Goodbye golf course; hello hotel. Terra Firma steakhouse has relocated from Al Badia Golf Club to the InterContinental Festival City. Why, we’re not quite sure, but it seems that some Dubai diners, having trekked to Festival City, couldn’t quite bring themselves to travel that extra distance for a cut of prime steak. Lazy beggars.

For our part, we rather liked the view of the golf course’s rolling greens – it provided a decidedly different steakhouse experience to those offered by the low-lit, masculine-red restaurants littered about the city. But while there’s nothing wrong with the slim, high-ceilinged setting of the new Terra Firma, it doesn’t leave a great deal to the imagination: considering the fierce competition across Dubai, it’s surprising more hasn’t been done with the decor. As it stands, it feels as though there was a space to fill at the InterContinental, and it was filled with a steakhouse.

On the upside, the venue boasts a rather nice outdoor terrace, which makes a great place to eat steak in the sunshine. However, we opted for a seat inside – not because of an aversion to fresh air, but because we’d been told that drinks couldn’t be served on the terrace. (It was only until after the meal that we discovered we’d been misinformed and outdoor imbibing is cheerfully tolerated.) With the exception of a lonely business traveller dining in the company of a bottle of red, we had the restaurant to ourselves; a luxury that also meant the undivided attention of the busy, somewhat overenthusiastic waiters. It wouldn’t have been a problem if it wasn’t for their insistence on using an iPad for the drinks menu – there’s a time and a place for technology and a restaurant is neither. It didn’t help that our waiter was as disinterested in the gadget as we were.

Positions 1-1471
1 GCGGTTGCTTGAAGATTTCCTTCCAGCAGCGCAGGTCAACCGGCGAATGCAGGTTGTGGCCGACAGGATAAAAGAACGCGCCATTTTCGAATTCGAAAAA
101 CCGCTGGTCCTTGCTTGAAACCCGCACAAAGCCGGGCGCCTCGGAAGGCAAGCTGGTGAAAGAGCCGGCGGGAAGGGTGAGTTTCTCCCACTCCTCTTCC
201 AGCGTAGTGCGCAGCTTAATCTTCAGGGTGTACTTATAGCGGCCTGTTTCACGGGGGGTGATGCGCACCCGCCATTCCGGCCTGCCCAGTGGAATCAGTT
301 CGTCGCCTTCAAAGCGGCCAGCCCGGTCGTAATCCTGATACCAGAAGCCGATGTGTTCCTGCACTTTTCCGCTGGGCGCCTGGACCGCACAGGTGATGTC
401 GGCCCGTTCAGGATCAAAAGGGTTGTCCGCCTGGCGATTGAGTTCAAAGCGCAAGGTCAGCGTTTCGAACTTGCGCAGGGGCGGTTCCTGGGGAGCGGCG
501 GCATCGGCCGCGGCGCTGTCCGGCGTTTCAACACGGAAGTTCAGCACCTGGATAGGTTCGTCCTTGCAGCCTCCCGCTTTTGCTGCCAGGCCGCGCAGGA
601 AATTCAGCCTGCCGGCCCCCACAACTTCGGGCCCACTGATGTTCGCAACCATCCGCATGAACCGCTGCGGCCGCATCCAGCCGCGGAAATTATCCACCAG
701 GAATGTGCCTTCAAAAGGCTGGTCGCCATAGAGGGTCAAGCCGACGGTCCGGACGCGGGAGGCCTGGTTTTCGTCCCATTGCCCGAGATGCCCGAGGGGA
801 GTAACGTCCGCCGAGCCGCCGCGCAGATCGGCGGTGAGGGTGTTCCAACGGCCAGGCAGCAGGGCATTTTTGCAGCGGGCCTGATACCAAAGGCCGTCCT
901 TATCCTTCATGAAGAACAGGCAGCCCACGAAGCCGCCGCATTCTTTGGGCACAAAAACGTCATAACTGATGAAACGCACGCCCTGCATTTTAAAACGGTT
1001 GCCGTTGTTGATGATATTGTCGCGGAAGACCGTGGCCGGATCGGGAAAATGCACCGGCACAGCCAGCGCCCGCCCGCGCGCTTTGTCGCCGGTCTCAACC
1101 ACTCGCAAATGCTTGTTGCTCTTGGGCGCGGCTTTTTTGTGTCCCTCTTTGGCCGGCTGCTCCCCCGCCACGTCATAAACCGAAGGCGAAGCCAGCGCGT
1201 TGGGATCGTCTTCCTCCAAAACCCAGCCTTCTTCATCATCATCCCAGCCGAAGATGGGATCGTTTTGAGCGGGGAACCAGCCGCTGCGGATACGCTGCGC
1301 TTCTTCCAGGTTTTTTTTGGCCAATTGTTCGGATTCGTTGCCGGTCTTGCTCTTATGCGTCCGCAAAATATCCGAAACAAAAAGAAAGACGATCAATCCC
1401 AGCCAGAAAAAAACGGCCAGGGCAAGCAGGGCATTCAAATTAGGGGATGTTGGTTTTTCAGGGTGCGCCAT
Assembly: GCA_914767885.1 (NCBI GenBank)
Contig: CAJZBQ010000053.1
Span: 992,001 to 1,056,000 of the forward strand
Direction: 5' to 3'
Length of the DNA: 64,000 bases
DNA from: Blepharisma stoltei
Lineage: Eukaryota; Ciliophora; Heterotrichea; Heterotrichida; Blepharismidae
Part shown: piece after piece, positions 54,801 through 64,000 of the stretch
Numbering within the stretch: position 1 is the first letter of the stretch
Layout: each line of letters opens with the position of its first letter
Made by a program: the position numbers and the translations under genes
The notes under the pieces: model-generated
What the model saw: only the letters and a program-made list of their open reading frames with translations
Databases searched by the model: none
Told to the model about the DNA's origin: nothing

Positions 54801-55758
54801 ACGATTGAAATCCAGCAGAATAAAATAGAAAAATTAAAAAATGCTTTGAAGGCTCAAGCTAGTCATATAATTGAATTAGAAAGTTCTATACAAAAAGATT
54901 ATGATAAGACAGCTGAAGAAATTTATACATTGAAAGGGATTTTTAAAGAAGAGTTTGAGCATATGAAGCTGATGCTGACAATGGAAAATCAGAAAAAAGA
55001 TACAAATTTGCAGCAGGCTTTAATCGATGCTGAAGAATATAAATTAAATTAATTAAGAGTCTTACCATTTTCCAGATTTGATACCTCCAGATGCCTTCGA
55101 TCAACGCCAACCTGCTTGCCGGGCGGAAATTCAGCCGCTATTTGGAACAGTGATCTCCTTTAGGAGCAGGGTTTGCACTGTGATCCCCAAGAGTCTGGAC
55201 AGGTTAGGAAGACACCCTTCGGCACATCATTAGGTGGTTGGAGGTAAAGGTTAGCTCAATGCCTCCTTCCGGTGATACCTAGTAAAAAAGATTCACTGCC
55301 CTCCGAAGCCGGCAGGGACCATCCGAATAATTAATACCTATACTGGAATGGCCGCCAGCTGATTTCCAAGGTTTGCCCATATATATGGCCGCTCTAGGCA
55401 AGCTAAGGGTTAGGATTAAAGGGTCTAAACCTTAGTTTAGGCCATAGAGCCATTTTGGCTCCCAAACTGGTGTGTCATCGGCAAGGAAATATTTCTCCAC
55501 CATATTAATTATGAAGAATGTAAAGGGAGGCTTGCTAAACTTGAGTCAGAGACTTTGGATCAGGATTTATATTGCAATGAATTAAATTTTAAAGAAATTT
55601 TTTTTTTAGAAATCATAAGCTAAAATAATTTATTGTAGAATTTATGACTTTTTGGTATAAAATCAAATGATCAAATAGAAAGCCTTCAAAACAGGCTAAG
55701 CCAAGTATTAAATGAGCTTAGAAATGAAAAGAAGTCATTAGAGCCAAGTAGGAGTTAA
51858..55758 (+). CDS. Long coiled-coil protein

The arrival of the no-nonsense (non-electronic) food menu was a relief, and it wasn’t long before my date settled for the baked goat’s cheese with walnut and berry compote, while I plumped for the pork and scallops. We’d selected two simple dishes, which were nonetheless artfully composed. I was presented with a slither of pork belly flanked between two juicy scallops – a demure appearance that belied a powerful contrast in flavours. Too powerful, I found. All I could taste was the fishy flavour of the scallops, which overpowered the pork and ultimately unbalanced the dish. My date fared better with the goat’s cheese (in my opinion, it’s hard to go wrong with goat’s cheese), which was tempered by the sweet flavour of berry.

Our main course was preceded with a flurry of gimmicks, from selecting our steak knives from a dangerous-looking weapons rack to a mind-boggling selection of condiments and salts – eight different kinds, no less. We were offered (deep breath): Smoked Viking (from Norway), Fleur de Sel and Fleur de Sel Grilled Spices (both from Madagascar), Chilli Salt (France), Persian Blue (Iran), Diamond Salt Pink Crystals (Pakistan) and Hawaiian Black Lava. Gimmicky, maybe, but in my opinion salt is the best condiment for steak, and the Fleur de Sel grilled spices proved the perfect accompaniment to my medium-rare 16oz US rib-eye, a delightfully delicate, tender cut of beef. My date’s 12oz tenderloin was good, though she would have been better to order it rare – it was a little dry, in spite of its rosy-red hue.

As stuffed as we were, greed induced us to share an over-the-top cheesecake – quite a contrast to the sturdy, no-nonsense dishes we’d enjoyed beforehand. Perhaps this contrast was indicative of the lack of coherence at Terra Firma. There’s no doubt that the food is good, but it seems that the knives, condiments, salt and other embellishments are in place to distract from the afterthought that is the venue.

The bill (for two)
1x Water
1x Pork belly and scallops Dhs78
1x Goat’s cheese Dhs68
1x Rib-eye 16oz Dhs188
1x Tenderloin Dhs238
1x Cheesecake Dhs48
Total (excluding service) Dhs650